Sunday, November 1, 2020



Undercover with FBI Counterintelligence

Spring 2002

FBI Special Agent Jackie J of Albuquerque had her baby, took maternity leave, then left the Bureau permanently for personal reasons.  

At our last meeting, when I dropped her at Santa Barbara Municipal Airport, she told me, "Never, ever go to Moscow, even if they [the Bureau] say it's safe."

A pretty, young special agent stepped into Jackie J's shoes on the Edward Lee Howard case and telephoned me soon after her predecessor's departure with a status update:  

We're still in a holding pattern, but we'd like you to stand by.

I considered this.  

"It's been over eight years since I started work on Howard," I finally said.  "I've been standing by for seven of them.  I need a sense that you folks aren't just pulling my chain.  How about a letter from your director saying that your shop is serious about this?"

"That's do-able," said the gung-ho new Special Agent.

Bobby Three Sticks
Two weeks later I received a generic certificate in a presentation binder thanking me for my "cooperation and assistance in an investigation of great importance," signed by FBI Director Robert W. Mueller III.

Not only was this not what I had requested, but, based on what I'd been doing (and still doing) for the Bureau going on nine years, it was absurd, if typical of the way Headquarters responded to requests from the field.

Three months later, a stirring from Albuquerque.  

The new Special Agent on the case wanted to discuss Howard.  

Could we meet in Washington? 

Of course, I said. 

She flew into DC with a female colleague from Albuquerque and we sat down for dinner at Clyde's, Chevy Chase, joined by a gal from Headquarters.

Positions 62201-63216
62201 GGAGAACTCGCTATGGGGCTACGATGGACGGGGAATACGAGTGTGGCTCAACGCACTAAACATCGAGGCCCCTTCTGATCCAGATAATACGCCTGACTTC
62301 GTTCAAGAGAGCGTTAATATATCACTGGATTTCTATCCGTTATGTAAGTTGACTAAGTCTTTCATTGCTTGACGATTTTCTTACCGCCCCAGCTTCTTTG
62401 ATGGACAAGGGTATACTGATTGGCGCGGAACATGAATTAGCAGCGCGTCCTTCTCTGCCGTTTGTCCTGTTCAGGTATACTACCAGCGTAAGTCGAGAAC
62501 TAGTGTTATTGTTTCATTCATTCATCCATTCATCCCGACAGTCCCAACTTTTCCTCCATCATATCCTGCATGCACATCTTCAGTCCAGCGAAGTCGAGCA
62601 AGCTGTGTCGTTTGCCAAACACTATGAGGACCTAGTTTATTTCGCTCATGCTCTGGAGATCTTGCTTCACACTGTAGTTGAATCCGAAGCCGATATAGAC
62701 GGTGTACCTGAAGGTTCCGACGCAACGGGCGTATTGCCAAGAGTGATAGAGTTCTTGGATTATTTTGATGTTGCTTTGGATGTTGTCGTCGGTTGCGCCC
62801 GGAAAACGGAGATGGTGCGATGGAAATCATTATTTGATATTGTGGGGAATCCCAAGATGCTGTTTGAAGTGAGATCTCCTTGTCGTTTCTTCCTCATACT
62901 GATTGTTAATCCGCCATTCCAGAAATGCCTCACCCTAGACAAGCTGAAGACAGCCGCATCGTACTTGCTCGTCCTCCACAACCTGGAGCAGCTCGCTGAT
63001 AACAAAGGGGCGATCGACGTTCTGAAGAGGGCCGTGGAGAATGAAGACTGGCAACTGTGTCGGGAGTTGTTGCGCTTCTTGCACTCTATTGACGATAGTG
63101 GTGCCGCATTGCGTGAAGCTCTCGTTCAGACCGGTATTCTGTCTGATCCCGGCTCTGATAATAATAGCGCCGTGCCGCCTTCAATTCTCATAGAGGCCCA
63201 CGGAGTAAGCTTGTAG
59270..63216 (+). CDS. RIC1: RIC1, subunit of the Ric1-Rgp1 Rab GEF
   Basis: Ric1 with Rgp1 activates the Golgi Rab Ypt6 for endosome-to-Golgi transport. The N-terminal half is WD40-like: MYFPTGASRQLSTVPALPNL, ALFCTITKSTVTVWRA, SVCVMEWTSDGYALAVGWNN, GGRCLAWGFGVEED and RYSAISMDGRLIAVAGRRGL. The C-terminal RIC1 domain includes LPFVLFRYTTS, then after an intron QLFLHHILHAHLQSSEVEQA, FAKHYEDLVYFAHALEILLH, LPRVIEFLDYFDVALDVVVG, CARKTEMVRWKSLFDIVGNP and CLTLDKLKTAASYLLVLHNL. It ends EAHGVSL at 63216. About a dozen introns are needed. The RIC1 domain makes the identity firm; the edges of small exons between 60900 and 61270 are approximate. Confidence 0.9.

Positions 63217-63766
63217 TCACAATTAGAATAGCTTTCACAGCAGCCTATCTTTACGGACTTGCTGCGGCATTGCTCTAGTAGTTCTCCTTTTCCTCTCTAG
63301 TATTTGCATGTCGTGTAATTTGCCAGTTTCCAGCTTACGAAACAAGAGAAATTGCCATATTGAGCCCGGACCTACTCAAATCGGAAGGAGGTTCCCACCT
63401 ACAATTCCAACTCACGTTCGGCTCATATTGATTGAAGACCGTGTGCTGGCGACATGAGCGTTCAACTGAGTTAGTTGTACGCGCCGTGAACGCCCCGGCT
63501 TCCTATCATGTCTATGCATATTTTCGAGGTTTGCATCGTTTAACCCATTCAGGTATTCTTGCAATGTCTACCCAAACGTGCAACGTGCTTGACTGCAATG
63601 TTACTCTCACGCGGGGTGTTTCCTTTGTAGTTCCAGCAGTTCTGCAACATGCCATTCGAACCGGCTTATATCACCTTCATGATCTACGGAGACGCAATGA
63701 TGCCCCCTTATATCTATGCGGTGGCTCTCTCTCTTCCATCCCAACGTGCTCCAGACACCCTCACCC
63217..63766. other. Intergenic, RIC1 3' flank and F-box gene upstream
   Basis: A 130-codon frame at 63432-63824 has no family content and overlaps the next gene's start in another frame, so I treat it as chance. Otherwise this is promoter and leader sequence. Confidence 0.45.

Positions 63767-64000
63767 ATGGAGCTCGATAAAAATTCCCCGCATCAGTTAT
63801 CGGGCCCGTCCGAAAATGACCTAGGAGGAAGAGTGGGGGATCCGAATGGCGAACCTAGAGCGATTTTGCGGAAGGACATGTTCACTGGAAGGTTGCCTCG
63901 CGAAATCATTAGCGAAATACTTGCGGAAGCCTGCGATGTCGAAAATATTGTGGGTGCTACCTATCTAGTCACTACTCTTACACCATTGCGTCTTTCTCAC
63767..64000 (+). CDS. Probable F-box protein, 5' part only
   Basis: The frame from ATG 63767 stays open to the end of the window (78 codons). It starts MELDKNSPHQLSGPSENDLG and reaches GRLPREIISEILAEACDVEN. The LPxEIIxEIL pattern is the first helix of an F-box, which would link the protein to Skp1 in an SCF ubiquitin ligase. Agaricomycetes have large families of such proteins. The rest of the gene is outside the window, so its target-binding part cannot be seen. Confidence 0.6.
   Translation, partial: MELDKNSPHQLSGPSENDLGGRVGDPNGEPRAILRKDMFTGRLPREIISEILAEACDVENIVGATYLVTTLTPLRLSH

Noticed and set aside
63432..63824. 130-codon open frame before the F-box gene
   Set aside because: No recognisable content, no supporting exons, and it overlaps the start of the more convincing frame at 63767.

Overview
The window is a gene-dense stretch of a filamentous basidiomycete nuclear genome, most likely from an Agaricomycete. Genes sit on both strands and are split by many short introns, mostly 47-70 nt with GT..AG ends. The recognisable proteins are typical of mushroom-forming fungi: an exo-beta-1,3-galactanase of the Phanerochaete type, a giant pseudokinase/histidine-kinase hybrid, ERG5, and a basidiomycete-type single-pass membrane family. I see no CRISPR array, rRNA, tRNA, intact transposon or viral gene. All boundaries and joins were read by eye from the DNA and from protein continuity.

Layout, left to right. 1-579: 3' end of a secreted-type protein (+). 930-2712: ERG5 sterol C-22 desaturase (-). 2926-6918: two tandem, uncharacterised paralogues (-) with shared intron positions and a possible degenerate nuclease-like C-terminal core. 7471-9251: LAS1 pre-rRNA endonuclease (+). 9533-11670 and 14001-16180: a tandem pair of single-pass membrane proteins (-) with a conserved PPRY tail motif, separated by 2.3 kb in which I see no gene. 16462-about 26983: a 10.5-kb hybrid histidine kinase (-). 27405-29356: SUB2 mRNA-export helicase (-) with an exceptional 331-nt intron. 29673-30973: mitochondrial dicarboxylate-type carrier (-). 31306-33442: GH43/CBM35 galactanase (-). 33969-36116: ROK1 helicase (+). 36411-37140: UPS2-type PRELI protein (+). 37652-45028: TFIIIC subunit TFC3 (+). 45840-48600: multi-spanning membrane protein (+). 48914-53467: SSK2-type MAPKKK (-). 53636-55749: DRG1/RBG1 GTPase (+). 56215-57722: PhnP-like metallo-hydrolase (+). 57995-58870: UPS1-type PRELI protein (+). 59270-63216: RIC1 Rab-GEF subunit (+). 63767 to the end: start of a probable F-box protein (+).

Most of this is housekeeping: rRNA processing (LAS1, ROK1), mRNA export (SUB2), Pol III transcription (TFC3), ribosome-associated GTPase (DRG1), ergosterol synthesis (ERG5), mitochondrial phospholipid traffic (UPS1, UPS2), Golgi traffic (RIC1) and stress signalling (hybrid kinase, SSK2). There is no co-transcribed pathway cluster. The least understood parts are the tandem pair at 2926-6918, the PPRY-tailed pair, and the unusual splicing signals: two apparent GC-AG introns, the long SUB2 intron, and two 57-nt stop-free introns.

I looked around me, three pretty females.  

"Are you women taking over the shop?" I asked.

They giggled.  "Yeah, we are."

"Eight years ago," I said, "I'd be sitting at this same table talking about Ed Howard with a bunch of big ugly guys.  So, what's up?"

They wanted to know, could I still rendition Edward Howard?

I shrugged.  "Sure.  When do you want him?"

"Well, not yet."

I chuckled. "No, of course not."

"But it looks very promising," said the special agent from Albuquerque.

"Sure it does."  I chuckled some more.

"This is the first time," said Albuquerque, "that the initiative to rendition Howard has come from Headquarters."

I turned to the gal from Headquarters.  "Yeah?"

She nodded earnestly.  "That's right."

What had apparently transpired:  

In the wake of congressional and media criticism over the FBI's pre-9/11 disconnections, the Bureau needed a PR-fix.  

Hence, this directive from FBI Director Bobby Three Sticks:  

Make some arrests.

The gal from Headquarters continued:  "I need to present a plan to my superiors.  How would you rendition Howard?"

"Easy," I said.  "I'd tell Howard we finally have a publisher for Spy‘s Guide, but we need to update it.  I could get him to visit any number of European capitals."

The G-women exchanged three-way glances.  

One said, "Spy‘s Guide?  What's that?"

I should have said, Cash my chips, I'm outta this nuthouse.  

What I actually said:  

"It's a long story, documented in your case file, which you should probably read.  The upshot is this: I can lure Howard to just about anywhere in Europe.  It's for you to tell me where you want him."  

I'd already been through this drill so I knew what  needed to be done better than they.  

"You need to find a country that will let you nail him in the international corridor of an airport."

The gal from Headquarters scribbled notes.

"If I got burned by Hanssen," I added, "they haven't told Howard.  I would have noticed something in his commo with me.  I don't think they trust him anymore."

"No, why not?"

"Because if you read your files, you'll find that for years he's been selling out everything he learns from his KGB buddies to me." 

I had become the institutional memory on Edward Lee Howard.

"Okay, don't do anything yet," said the gal from Headquarters.  "We need to run this up the ladder."

"Of course you do."

They were still running it up their broken ladder when, 17 days later, under circumstances that remain murky, the grim reaper came-a-calling for Edward Lee Howard.

The CIA defector had met a rather freakish death in Moscow.